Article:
Facebook's CEO Mark Zuckerberg testifies before th
Facebook's CEO, Mark Zuckerberg, defends the group against allegations that it chose profits ahead of child safety and the spreading of misinformation.
  • Former employee turned whistle-blower, Frances Haugen, says Facebook knowingly harmed its users.
  • Mark Zuckerberg, Facebook co-founder and CEO, denies that it did this.
  • Haugen's revelations come amid growing calls to break up the social media group.
  • For more stories go to www.BusinessInsider.co.za.

At any other time, dealing with a major outage would have been Mark Zuckerberg's biggest problem.

Aside from getting its 2.9 billion users back online after a six-hour-long outage, the co-founder and CEO of the world’s largest social media group also had to deal with the revelations of former employee turned whistle-blower, Frances Haugen, who, in a series of interviews and an appearance before the US congress, said that Facebook knowingly harmed its users.

Haugen not only testified, but she also brought internal documents to prove her case that, when given the choice, Facebook chose profits ahead of child safety and the spreading of misinformation.

“The choices being made inside of Facebook are disastrous for our children or our public safety for privacy and for our democracy. And that is why we must demand Facebook changes,” she told a US Senate subcommittee.

As witnesses go, Haugen is not what Facebook would have wanted. She could explain the inner workings of Facebook and exposed its shortfalls in a way that was easy to follow.

It was the kind of testimony that could turn notions of breaking up Facebook into action.

Haugen's appearance should not be seen in isolation. Both the left and the right in US politics are losing patience with the group’s ability to sway discourse. It also follows the release of the Netflix documentary The Social Dilemma which brought to light the negative impact social media is having on society.

If Facebook were to be broken up, the goings-on last week would have been key to why it happened. Though Haugen's testimony would have played a part, my guess is how Facebook and Zuckerberg responded to the revelations would have also played as big a role.

A force for good

Zuckerberg sensed the vulnerability the group was in. In response, he made public a note he sent to staff arguing that its research has been “mischaracterised”, and that it did care for the welfare of children and that it was a force for good in the world.

To prove that Facebook was acting in the good faith, he said it that it was not only committed to doing more research, it was also going to make more of its research publicly available.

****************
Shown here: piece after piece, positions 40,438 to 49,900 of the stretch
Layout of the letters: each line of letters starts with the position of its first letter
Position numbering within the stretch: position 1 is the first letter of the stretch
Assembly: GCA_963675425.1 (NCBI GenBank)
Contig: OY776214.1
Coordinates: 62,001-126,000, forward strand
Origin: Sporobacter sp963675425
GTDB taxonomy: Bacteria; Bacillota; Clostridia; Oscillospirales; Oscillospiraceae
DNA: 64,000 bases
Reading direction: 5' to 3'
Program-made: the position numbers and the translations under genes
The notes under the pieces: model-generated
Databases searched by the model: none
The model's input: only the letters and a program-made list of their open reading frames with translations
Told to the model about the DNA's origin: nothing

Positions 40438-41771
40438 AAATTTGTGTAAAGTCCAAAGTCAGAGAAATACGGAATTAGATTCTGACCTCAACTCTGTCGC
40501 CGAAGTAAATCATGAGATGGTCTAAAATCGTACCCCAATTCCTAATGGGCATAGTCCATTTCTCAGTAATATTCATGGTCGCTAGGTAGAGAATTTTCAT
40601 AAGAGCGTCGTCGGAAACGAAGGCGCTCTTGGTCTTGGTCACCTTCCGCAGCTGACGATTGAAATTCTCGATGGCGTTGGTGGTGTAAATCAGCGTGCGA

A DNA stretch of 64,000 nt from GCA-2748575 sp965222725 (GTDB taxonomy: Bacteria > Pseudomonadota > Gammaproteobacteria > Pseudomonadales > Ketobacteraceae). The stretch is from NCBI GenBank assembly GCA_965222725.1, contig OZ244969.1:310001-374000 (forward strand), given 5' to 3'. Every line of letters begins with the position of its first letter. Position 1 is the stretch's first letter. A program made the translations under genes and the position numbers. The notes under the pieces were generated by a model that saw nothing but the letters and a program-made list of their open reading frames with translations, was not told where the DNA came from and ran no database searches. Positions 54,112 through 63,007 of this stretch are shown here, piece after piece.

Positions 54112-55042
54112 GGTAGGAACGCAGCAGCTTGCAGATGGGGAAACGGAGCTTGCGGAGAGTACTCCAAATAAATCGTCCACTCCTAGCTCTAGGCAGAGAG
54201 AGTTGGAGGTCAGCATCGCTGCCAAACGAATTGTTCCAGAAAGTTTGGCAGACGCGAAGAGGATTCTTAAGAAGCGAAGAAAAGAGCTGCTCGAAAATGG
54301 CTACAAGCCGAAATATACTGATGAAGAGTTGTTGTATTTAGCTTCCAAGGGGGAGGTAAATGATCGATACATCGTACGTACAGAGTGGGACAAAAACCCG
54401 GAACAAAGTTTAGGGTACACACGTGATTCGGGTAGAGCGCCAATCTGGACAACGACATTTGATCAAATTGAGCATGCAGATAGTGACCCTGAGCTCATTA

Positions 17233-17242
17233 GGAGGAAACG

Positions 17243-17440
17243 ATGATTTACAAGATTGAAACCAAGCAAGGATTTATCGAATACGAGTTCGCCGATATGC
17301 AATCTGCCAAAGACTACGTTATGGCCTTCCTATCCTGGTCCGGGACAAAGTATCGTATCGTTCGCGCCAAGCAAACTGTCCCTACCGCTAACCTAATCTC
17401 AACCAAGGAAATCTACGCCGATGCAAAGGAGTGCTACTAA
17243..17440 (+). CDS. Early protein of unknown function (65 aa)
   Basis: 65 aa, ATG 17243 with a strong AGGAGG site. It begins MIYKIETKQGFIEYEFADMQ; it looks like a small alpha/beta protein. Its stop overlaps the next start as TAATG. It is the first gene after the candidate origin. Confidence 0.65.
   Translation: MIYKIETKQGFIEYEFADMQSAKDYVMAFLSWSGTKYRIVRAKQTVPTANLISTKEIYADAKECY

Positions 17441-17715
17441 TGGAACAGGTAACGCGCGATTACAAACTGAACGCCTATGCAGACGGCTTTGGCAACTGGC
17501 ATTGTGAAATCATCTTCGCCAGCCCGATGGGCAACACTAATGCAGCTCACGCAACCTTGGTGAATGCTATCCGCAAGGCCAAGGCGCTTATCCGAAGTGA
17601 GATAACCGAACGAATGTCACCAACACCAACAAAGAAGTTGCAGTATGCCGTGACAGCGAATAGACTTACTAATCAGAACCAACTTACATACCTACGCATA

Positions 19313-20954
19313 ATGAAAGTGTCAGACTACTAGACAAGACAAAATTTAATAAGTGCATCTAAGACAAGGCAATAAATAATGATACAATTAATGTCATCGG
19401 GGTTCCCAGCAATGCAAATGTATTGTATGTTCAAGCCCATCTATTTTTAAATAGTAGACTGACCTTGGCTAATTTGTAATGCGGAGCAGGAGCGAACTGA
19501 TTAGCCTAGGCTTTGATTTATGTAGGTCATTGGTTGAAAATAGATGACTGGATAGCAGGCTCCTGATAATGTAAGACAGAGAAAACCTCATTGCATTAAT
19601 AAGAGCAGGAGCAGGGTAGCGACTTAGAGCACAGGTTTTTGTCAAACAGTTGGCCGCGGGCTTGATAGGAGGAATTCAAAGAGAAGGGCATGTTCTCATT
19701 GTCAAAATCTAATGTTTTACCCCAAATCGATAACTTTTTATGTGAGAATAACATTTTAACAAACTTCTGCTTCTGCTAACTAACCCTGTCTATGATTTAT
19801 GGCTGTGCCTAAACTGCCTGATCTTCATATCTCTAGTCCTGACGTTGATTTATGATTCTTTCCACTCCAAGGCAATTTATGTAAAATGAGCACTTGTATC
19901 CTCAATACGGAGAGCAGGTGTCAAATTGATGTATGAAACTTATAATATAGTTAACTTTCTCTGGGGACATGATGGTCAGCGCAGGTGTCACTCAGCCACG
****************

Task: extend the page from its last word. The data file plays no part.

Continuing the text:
He also stressed that the advertising group was not only willing to work with authorities, it also urging the US congress to update legislation that governs the internet.

“I don't believe private companies should make all of the decisions on their own.”

There was some also some introspection on the part of Zuckerberg. “I've spent a lot of time reflecting on the kinds of experiences I want my kids and others to have online, and it's very important to me that everything we build is safe and good for kids.”


Though he stresses that he also wants his children to be safe, it should be noted that it's not the same as asking if its critics are right.

In essence, Zuckerberg's response to his critics was just a broad explanation of how he and Facebook sees itself.

Looking at what he had to say, I wonder if the decision makers at Facebook have fallen prey to the thing, they often been accused of doing, which is creating communities where their opinions are reflected back to them. This is where, instead of encouraging dialogue with opponents, they are turned into the “other” and their arguments are ignored or derided.

“Groupthink” in any organisation is dangerous but also quite natural. In newsrooms for instance, when an outsider questions why something was covered in a certain way, it’s not uncommon to hear a journalist respond to this criticism by saying, “people just don’t get how media works.”

The right questions

In showing Facebook’s research, Zuckerberg is hoping it can get its critics to understand how it works. But maybe that’s the problem. Has Facebook become blind to understanding how it actually works?

To me, the real question is not the bona fides of its research, but rather how ethics are built into Facebook’s decision making. Are there, for instance, any ethical guiderails that push it away from harming society? Are dissenting voices encouraged? Is there an ethics panel that has the power to overrule managerial decisions?

Put another way, what’s the danger of it acting like the space agency, Nasa, where its growing tolerance of risk led to two of its space shuttles being destroyed in flight?

Nasa’s mission is to send people to space and bring them back safely. At its height there were 8,000 people employed in the shuttle programme, all of whom were committed to doing just this.

Despite the amount of resources and people invested in the programme, it was a growing blindness to issues around safety that led to the destruction of the shuttles.

Zuckerberg says it has employed people just to fight the spread of harmful content, but like Nasa before it, just committing people to deal with safety concerns is not enough. Safety in social media is not just about the resources put into limiting the spread of dangerous content, it also requires an examination of possible ethical blind spots.

For Facebook to demonstrate that it takes seriously the troubling concerns that have been raised over the past few years, it must do more than say its detractors are wrong. It must make a real attempt to answer the hard questions posed to it.

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